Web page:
Proctor Academy Mountain Classroom arrived at the Annunciation House to begin our Border Awareness experience with hopes of improving our general immigration knowledge, completely unaware of the stories and bravery we would be shown.
El Paso, y Ciudad Juarez just to the left of the skyline
Upon arriving one of the first things we noticed was the friendly people willing to converse and shed a smile. Our communication was limited, however, sitting together and enjoying culturally oriented meals broke down any language barriers. Their journeys and struggles were not apparent until we spent several days hearing a few tales of great hardship in order to make it to the A-House.
The names of everyone who went missing during the Dirty Wars in El Salvador. This banner lined the entire downstairs of the Annunciation house.
El Paso, Texas was highlighted as one of the nations safest cities with a population of over 500,000 in the years 2011, 2012, and 2013. Its neighboring city, not but several blocks away, is the city of Juarez. Juarez is ranked one of the world's most dangerous and violent cities, holding an average of 8 murders a day due to Cartel violence in the year 2008. As a group, we were fortunate enough to hear the story of a 20 year old woman, Maria, who fled the country to escape the danger imposed upon her by the Cartel.
In the most brief summary possible, her husband was threatened and eventually kidnapped by the Cartel for taking a stand against various illegal activities. Specifically, he aimed to create a foundation to combat the Cartels abduction of infants to either be sold or harvested for vital organs.
This was incredibly impactful for us as and just as important for her to be heard, considering the fact that police and border patrol dismissed her situation as commonplace and not a justifiable case for being granted asylum.
Pete and Dani converse with some residents on the opposite side of the border fence.
One of our visits during our time in El Paso was to an office that provides legal service for immigrants. We were walked through several scenarios of an immigrant trying to gain citizenship through various paths the government has established.
In Maria's case, chances are extremely slim that she will be granted asylum, much less become a citizen. One of the major reasons her case may be denied is because, after fleeing her house that had recently been shot up, she neglected to grab any documentation that the cartel has been threatening her. Unfortunately, the cartel did not send her a letter stating “We are the cartel and we have kidnapped your husband.” This is just one example of the excessive, and, to some, seemingly unfair process which an immigrant seeking asylum must go through.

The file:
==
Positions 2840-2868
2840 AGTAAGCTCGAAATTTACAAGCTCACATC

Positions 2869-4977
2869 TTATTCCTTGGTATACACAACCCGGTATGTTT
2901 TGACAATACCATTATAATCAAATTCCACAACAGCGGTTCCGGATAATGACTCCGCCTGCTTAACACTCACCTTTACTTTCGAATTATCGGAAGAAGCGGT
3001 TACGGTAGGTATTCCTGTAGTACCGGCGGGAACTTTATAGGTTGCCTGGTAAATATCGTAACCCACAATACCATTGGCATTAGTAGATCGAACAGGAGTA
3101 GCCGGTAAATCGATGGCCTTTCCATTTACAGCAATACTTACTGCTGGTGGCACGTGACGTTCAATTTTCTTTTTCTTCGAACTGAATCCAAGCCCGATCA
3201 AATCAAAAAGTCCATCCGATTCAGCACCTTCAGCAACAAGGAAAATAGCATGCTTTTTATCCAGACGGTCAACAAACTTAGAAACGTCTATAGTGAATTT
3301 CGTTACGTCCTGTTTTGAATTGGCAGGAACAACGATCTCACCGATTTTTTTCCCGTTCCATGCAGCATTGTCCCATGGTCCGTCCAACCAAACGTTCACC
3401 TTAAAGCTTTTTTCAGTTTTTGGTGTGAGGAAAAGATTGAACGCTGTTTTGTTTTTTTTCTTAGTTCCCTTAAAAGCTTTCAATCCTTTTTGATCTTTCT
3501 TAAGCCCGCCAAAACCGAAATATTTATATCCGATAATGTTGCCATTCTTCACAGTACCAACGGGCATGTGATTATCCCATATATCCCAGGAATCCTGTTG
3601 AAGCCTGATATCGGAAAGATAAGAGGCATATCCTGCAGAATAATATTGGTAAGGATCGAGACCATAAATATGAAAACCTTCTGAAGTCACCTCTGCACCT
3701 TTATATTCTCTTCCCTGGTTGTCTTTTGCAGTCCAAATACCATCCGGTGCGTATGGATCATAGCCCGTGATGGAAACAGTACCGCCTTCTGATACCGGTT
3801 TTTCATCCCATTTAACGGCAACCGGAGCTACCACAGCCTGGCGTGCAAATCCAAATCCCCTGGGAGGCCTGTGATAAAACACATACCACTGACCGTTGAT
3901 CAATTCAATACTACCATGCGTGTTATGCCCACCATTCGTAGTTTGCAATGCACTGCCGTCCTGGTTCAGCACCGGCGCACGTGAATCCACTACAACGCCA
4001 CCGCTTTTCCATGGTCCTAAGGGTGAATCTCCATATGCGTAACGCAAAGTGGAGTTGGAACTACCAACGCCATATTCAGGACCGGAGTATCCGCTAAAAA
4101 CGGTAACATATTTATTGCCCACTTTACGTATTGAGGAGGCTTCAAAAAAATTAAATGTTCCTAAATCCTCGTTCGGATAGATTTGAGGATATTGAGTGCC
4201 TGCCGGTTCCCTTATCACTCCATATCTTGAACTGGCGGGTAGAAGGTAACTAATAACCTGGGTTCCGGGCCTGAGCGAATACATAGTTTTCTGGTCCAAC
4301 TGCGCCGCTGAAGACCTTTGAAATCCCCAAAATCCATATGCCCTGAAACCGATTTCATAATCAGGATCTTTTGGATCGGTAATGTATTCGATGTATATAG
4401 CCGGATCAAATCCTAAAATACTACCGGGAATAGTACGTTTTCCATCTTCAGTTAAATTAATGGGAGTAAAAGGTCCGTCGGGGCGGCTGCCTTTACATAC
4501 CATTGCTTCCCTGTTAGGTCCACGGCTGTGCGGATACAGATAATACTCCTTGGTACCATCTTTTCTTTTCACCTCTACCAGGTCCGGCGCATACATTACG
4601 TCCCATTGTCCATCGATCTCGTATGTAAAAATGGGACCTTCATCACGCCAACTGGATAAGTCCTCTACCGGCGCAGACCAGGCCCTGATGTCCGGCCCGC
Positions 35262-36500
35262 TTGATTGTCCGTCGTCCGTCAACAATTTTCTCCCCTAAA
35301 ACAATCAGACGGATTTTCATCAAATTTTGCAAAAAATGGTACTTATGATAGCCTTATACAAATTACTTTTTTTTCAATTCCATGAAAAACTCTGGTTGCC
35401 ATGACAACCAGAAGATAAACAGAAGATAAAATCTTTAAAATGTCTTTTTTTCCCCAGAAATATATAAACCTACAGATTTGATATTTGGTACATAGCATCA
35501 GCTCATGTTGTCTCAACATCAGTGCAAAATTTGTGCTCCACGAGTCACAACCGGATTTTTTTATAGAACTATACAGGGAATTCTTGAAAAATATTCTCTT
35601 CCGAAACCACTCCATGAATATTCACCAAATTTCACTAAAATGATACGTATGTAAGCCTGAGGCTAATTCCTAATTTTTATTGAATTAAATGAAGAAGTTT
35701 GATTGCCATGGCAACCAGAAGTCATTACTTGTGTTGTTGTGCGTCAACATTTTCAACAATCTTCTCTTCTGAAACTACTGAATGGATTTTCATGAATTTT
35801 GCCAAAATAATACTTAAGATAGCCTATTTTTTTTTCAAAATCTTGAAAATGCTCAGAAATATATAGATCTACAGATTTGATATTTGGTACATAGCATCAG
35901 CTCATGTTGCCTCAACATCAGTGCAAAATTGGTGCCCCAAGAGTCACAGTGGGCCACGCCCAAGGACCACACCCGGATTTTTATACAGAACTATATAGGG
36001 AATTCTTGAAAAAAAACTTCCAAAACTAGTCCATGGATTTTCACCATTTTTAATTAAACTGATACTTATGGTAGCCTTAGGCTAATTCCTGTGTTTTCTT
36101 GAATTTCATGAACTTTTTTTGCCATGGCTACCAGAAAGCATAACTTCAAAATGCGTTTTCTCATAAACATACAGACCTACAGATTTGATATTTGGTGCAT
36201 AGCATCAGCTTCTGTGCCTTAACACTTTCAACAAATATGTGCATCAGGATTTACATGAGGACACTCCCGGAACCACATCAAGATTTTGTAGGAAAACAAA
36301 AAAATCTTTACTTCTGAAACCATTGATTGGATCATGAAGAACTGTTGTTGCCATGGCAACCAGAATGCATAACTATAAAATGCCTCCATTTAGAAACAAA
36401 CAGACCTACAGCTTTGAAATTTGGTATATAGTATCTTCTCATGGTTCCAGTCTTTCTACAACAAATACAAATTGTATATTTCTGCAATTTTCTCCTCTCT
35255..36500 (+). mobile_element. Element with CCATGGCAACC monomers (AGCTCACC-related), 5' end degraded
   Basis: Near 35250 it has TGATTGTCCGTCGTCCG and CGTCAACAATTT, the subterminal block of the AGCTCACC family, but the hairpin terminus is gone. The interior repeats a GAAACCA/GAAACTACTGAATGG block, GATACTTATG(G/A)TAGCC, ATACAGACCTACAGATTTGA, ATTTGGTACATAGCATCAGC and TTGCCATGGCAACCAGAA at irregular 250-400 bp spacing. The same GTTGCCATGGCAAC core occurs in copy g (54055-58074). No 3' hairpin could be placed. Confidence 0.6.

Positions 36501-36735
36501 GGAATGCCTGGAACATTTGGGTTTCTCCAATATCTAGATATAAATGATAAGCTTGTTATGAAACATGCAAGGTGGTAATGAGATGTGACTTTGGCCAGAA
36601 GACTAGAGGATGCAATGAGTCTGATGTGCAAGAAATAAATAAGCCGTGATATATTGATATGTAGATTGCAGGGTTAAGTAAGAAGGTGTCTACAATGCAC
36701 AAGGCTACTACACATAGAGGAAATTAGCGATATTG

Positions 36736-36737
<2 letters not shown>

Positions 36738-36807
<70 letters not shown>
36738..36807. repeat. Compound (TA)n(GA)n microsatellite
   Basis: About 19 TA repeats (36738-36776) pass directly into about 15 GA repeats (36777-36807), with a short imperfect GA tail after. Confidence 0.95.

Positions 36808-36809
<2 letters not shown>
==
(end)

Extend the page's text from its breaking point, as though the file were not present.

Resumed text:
"If they kill me, I will be reborn in my people"- Archbishop Oscar Romero, who was killed while delivering Mass in El Salvador.
On our second day we visited the Sin Fronteras (Without Borders) Farm Workers Center where we were introduced to a man named Carlos, who started this center many years ago. The center’s mission aims to provide a place for migrant workers to spend a night and aid them in finding a temporary job. Carlos explained that workers, documented or not, would rest at about 6 o’clock to then begin their work day at midnight. At this time they go out to a known area to be picked up by potential employers for the day to come. The average chile picker works from sunup to sundown making money off of quantity harvested, averaging about $35 a day. However, they must pay for transportation and lunch which is not provided by the Center. Although our food system can allow for extreme inequality and mistreatment, inevitably the consumer has the influence to perpetuate or stop this cycle of oppression. Carlos spoke of the value of food, not only as a commodity but also as a way to bring people together. By utilizing foods naturally found in one's area, it can be a source of identity, job creation and can establish a common bond within the community.
The border fence, usually reaching 18 feet above the ground
Reading an article can give you the cold numbers of the massive immigration dilemma that is so relevant to our country. However, nothing one can read or see on the TV can really paint a clear picture of what is truly going on along our nation’s southern border. What does make the image more clear, however, is hearing the pain in a woman’s voice as she tells her tale of survival, seeing the joy of people as they try so desperately to live with optimism of their uncertain futures, and the dedication we witnessed from a man whose sole purpose in life is to help his community and people. This is the power of Mountain Classroom.
-Thad and Eli